Health insurance terminology is annoyingly complex. It makes choosing the right plan, even harder. We will review two of the most common health insurance options, an HDHP and a PPO to show you their similarities and differences.
We will also see if an HDHP can be classified as a PPO.
What is an HDHP (high deductible health plan)?
A High Deductible Health Plan (HDHP) is a healthcare plan traditionally defined by lower premiums and higher deductibles.
2019 HDHP Requirements
- Annual minimum deductible of $1,350 for individuals and $2,700 for families
- Annual out-of-pocket maximum can’t be more than $6,750 for individuals and $13,500 for families
- The health insurance plan must be so that the individual pays the first cost of health care up to the deductible before any kind of insurance kicks in (preventative care excluded from this definition).
What is a PPO (Preferred Provider Organization)?
Preferred Provider Organizations (PPOs) offer a wide range of choice in terms of care providers. You have the freedom to choose the doctor and hospital because even if they aren’t in your network, your insurance will still cover a portion of the medical care.
You also don’t need approval from your primary care provider in order to see a specialist or have a test or procedure done. You can manage your care in the manner that suits you.
PPO plans offer the most coverage and therefore tend to be more expensive in terms of premiums.
Can an HDHP be a PPO?
This is where things can get confusing. Here’s why:
- Most articles you read will talk about PPOs and HDHP as two sperate classifications of health plans. They are compared as equals. They are not. Comparing HDHPs and PPOs are like comparing apples and oranges.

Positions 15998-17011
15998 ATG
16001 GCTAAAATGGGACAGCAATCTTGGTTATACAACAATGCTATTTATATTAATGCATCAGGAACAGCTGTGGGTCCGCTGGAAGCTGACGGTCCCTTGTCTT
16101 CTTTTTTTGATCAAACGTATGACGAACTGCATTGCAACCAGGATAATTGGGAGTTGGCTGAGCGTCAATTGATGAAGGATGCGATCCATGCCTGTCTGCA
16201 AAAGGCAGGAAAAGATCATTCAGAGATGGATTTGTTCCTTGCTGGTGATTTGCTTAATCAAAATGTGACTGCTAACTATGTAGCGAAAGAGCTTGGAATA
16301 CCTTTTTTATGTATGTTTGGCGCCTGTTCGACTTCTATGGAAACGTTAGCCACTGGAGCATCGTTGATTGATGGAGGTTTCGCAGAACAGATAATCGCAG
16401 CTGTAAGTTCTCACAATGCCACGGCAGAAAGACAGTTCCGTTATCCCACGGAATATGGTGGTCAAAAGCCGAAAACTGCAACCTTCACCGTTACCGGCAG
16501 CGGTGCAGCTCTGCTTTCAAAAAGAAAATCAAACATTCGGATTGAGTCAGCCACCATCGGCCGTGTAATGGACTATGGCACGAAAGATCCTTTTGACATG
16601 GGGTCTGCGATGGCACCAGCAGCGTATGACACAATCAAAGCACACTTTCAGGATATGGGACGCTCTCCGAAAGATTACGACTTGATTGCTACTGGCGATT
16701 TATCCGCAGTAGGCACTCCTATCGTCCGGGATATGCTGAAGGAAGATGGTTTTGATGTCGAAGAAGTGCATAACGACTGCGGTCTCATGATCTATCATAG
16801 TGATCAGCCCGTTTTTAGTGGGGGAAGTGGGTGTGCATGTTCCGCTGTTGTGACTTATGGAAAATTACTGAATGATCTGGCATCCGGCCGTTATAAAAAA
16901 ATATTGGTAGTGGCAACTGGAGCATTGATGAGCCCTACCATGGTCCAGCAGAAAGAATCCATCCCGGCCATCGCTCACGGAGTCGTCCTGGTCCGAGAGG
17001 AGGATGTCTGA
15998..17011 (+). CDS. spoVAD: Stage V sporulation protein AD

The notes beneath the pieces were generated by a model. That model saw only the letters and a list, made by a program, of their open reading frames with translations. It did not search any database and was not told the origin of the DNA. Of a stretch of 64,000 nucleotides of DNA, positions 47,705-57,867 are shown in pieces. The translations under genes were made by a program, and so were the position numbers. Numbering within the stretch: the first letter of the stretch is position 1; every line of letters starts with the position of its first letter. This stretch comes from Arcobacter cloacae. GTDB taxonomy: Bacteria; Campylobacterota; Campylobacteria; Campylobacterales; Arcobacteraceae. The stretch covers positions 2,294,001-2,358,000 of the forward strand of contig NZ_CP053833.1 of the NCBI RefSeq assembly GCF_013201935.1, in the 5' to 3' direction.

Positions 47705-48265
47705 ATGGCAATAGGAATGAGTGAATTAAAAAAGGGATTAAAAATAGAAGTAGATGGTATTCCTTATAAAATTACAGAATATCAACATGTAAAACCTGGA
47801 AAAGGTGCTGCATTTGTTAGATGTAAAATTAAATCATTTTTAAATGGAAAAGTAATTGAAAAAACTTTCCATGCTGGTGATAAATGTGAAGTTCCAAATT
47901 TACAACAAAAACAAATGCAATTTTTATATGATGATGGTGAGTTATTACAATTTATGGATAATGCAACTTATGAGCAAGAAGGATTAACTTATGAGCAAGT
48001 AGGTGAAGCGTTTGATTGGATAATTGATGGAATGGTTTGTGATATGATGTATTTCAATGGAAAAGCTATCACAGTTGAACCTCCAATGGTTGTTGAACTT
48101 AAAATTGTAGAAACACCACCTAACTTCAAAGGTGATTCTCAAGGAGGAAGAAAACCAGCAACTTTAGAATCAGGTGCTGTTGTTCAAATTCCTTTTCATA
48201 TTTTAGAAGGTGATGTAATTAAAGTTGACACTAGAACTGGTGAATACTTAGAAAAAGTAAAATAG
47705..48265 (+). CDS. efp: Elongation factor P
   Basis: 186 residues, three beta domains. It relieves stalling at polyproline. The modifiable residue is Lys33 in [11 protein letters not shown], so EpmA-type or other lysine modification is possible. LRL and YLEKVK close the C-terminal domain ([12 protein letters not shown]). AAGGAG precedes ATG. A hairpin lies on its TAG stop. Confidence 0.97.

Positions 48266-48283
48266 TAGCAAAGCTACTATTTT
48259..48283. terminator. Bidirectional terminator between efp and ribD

Here is what you need to know. Read this twice:
- As long as a PPO adheres to the HDHP requirements outlined above, it could be considered an HSA-eligible HDHP.
- HDHPs can also be part of PPO networks, therefore they can be PPOs.
Do you see why this can be so confusing?
What you will often read about are the cost differences between a PPO and HDHP. However, in recent years the differences in the cost and coverage difference between PPOs and HDHPs have narrowed. This has been influenced by rising health costs.
What should you take away from this article? Healthcare plans are all about the fine print. They are constantly changing. What was true last year, might not be true this year. Be vigilant about your health plan comparison. Incorporate this into your open enrollment strategy. Next year, you will be a healthcare expert.
Disclaimer: the content presented in this article are for informational purposes only, and is not, and must not be considered tax, investment, legal, accounting or financial planning advice, nor a recommendation as to a specific course of action. Investors should consult all available information, including fund prospectuses, and consult with appropriate tax, investment, accounting, legal, and accounting professionals, as appropriate, before making any investment or utilizing any financial planning strategy.